Stability issues The newer release in Debian bookworm (currently at 1.4.3) has stability issues on full sync. I filed bug 999804 in Debian about this, which lead to a thread on the upstream mailing list. I have found at least three distinct crashes that could be double-free bugs "which might be exploitable in the worst case", not a reassuring prospect. The thing is: mbsync is really fast, but the downside of that is that it's written in C, and with that comes a whole set of security issues. The Debian security tracker has only three CVEs on isync, but the above issues show there could be many more. Reading the source code certainly did not make me very comfortable with trusting it with untrusted data. I considered sandboxing it with systemd (below) but having systemd run as a --user process makes that difficult. I also considered using an apparmor profile but that is not trivial because we need to allow SSH and only some parts of it... Thankfully, upstream has been diligent at addressing the issues I have found. They provided a patch within a few days which did fix the sync issues. Update: upstream actually took the issue very seriously. They not only got CVE-2021-44143 assigned for my bug report, they also audited the code and found several more issues collectively identified as CVE-2021-3657, which actually also affect 1.3 (ie. Debian 11/bullseye/stable). Somehow my corpus doesn't trigger that issue, but it was still considered serious enough to warrant a CVE. So one the one hand: excellent response from upstream; but on the other hand: how many more of those could there be in there?

Automation with systemd The Arch wiki has instructions on how to setup mbsync as a systemd service. It suggests using the --verbose (-V) flag which is a little intense here, as it outputs 1444 lines of messages. I have used the following .service file:
[Unit]
Description=Mailbox synchronization service
ConditionHost=!marcos
Wants=network-online.target
After=network-online.target
Before=notmuch-new.service
[Service]
Type=oneshot
ExecStart=/usr/bin/mbsync -a
Nice=10
IOSchedulingClass=idle
NoNewPrivileges=true
[Install]
WantedBy=default.target
And the following .timer:
[Unit]
Description=Mailbox synchronization timer
ConditionHost=!marcos
[Timer]
OnBootSec=2m
OnUnitActiveSec=5m
Unit=mbsync.service
[Install]
WantedBy=timers.target
Note that we trigger notmuch through systemd, with the Before and also by adding mbsync.service to the notmuch-new.service file:
[Unit]
Description=notmuch new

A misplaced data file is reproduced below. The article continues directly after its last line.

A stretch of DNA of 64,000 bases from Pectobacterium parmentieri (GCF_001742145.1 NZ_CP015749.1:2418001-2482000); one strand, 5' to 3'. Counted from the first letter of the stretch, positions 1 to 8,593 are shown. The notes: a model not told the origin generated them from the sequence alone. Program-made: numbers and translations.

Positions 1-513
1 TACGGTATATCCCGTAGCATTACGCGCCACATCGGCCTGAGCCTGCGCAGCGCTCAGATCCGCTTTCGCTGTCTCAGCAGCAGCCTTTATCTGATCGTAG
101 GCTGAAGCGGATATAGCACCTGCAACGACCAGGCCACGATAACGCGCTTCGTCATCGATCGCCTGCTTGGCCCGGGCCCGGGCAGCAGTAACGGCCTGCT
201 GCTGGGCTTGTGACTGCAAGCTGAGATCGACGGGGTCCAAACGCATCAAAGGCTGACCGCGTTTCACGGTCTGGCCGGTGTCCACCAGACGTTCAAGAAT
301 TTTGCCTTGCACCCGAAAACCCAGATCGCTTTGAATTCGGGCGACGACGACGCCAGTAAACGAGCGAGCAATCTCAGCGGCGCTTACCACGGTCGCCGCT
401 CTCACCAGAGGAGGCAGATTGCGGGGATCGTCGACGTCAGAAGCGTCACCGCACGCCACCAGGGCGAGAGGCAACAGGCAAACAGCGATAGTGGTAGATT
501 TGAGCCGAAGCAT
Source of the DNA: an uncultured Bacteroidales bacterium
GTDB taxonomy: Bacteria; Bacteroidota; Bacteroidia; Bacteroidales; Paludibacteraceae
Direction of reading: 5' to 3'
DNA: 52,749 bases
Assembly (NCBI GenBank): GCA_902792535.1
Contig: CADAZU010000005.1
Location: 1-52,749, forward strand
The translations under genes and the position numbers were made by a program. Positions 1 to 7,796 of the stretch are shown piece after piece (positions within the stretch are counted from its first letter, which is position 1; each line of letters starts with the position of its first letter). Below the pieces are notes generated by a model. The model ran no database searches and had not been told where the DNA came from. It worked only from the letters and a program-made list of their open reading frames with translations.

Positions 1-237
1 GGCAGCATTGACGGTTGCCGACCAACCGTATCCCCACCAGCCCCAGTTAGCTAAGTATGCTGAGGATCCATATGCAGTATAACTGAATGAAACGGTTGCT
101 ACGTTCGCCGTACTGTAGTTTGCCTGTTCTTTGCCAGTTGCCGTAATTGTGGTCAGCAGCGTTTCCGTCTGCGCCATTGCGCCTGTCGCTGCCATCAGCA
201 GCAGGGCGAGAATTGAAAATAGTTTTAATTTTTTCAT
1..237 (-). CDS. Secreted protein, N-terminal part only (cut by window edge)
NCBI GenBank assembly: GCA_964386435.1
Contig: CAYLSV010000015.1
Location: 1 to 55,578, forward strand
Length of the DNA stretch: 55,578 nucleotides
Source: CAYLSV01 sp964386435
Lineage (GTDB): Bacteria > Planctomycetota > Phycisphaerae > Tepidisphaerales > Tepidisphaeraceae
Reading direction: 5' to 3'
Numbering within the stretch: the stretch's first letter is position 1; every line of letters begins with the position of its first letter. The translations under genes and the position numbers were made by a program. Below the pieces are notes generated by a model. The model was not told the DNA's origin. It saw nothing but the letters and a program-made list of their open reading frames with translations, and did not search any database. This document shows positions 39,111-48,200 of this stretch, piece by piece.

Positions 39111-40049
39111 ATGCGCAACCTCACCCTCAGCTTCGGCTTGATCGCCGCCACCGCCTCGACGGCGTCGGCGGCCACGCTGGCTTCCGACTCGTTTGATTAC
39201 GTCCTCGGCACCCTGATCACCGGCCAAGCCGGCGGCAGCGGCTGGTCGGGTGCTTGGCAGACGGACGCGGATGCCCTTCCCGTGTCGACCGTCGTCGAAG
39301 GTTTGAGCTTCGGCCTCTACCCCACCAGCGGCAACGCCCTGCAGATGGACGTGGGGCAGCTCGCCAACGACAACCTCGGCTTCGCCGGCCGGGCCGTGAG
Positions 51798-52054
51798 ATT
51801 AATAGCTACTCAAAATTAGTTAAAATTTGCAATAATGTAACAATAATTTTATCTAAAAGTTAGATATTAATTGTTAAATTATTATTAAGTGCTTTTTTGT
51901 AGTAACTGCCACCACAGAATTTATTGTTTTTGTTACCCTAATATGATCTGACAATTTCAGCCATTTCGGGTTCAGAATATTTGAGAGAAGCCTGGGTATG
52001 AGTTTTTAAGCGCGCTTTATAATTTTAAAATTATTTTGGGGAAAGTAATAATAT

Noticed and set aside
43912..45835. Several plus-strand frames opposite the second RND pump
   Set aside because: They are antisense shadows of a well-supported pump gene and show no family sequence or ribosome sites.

After=mbsync.service
[Service]
Type=oneshot
Nice=10
ExecStart=/usr/bin/notmuch new
[Install]
WantedBy=mbsync.service
An improvement over polling repeatedly with a .timer would be to wake up only on IMAP notify, but neither imapnotify nor goimapnotify seem to be packaged in Debian. It would also not cover for the "sent folder" use case, where we need to wake up on local changes.

Password-less setup The sample file suggests this should work:
IMAPStore remote
Tunnel "ssh -q host.remote.com /usr/sbin/imapd"
Add BatchMode, restrict to IdentitiesOnly, provide a password-less key just for this, add compression (-C), find the Dovecot imap binary, and you get this:
IMAPAccount anarcat-tunnel
Tunnel "ssh -o BatchMode=yes -o IdentitiesOnly=yes -i ~/.ssh/id_ed25519_mbsync -o HostKeyAlias=shell.anarc.at -C anarcat@imap.anarc.at /usr/lib/dovecot/imap"
And it actually seems to work:
$ mbsync -a
Notice: Master/Slave are deprecated; use Far/Near instead.
C: 0/2  B: 0/1  F: +0/0 *0/0 #0/0  N: +0/0 *0/0 #0/0imap(anarcat): Error: net_connect_unix(/run/dovecot/stats-writer) failed: Permission denied
C: 2/2  B: 205/205  F: +0/0 *0/0 #0/0  N: +1/1 *3/3 #0/0imap(anarcat)<1611280><90uUOuyElmEQlhgAFjQyWQ>: Info: Logged out in=10808 out=15396642 deleted=0 expunged=0 trashed=0 hdr_count=0 hdr_bytes=0 body_count=1 body_bytes=8087
It's a bit noisy, however. dovecot/imap doesn't have a "usage" to speak of, but even the source code doesn't hint at a way to disable that Error message, so that's unfortunate. That socket is owned by root:dovecot so presumably Dovecot runs the imap process as $user:dovecot, which we can't do here. Oh well? Interestingly, the SSH setup is not faster than IMAP. With IMAP: